Facebook apologizes over ad-watching blunder

WASHINGTON — Facebook has apologized to advertisers after disclosing that for two years they have been overestimating the amount of time people spend watching video ads.

Facebook posted on its Advertiser Help Center several weeks ago that its metric for figuring out that average time only factored in video views of more than three seconds, The Wall Street Journal reports. Ads that were clicked through, or off, sooner than that weren’t counted, leading to an inflation of the average time by 60 to 80 percent.

“While this is only one of the many metrics marketers look at, we take any mistake seriously,” said David Fischer, Facebook’s vice president of business and marketing partnerships, in a post.

Facebook said in an earlier post that the mistake “did not impact billing” and has told advertising partners about the miscalculation and said that it has renamed the metric from Average Duration of Video Viewed to Average Watch Time.

The Journal says that while that may be true, the incorrect data may have affected decisions about buying ads on Facebook as opposed to other video services such as YouTube or Twitter, or what kind of content to post.

The snafu could also feed concerns about Facebook’s strict limits on third-party monitoring of its performance. Right now, assessments of that performance come from Facebook itself, which Keith Weed, chief marketing officer of Unilever, told The Journal last year was equivalent to “letting them mark their own homework.”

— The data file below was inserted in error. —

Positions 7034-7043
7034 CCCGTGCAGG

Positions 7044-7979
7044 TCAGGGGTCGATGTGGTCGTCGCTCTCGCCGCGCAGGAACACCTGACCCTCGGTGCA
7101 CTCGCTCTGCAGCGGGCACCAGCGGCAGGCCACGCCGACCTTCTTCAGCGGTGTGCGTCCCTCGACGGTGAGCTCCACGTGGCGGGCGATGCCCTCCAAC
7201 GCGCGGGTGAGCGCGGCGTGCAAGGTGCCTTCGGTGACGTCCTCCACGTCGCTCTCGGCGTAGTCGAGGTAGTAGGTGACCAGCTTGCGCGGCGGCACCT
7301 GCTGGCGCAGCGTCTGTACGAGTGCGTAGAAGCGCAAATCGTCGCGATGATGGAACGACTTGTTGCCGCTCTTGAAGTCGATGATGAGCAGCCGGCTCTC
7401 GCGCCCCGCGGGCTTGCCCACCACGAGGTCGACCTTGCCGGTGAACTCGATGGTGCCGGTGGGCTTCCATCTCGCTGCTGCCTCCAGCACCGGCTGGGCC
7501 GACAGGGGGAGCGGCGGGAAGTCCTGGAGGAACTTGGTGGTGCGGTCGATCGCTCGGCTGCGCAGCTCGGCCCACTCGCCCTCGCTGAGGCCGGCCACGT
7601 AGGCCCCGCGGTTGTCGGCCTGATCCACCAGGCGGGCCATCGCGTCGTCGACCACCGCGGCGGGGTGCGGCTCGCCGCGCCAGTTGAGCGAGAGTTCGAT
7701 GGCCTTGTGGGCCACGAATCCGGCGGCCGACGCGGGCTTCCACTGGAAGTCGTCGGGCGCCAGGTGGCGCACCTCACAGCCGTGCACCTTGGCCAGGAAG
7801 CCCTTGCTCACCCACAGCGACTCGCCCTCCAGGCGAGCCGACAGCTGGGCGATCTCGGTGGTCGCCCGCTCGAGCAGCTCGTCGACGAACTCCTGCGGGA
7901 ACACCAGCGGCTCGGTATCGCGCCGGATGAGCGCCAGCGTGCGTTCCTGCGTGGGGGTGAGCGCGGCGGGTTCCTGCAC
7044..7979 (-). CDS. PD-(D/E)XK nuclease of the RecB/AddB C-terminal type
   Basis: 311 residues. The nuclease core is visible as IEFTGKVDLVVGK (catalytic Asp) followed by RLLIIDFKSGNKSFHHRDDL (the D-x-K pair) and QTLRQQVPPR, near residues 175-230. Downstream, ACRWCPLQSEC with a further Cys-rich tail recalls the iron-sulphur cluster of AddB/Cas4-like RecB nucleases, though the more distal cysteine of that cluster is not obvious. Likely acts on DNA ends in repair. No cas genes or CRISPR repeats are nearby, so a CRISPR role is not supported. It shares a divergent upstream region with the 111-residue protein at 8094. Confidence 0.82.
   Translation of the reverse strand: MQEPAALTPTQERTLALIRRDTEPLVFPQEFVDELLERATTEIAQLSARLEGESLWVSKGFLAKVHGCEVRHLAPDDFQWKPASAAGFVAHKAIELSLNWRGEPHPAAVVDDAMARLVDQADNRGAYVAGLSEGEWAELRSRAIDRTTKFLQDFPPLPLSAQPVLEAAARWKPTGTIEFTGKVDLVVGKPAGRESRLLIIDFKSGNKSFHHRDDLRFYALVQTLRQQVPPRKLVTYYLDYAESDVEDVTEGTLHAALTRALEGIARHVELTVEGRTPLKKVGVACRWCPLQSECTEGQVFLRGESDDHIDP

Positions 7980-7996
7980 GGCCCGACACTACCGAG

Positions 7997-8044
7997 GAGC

The ad-buying agency Publicis, which spends about $77 billion a year on behalf of clients for online ads, told clients in a note that The Journal acquired that “In an effort to distance themselves from the incorrect metrics, Facebook is deprecating [the old metrics] and introducing ‘new’ metrics in September. …

“Two years of reporting inflated performance numbers in unacceptable.”

Rick Massimo

Rick Massimo came to WTOP, and to Washington, in 2012 after having lived in Providence, R.I., since he was a child. He went to George Washington University as an undergraduate and is regularly surprised at the changes to the city since that faraway time.

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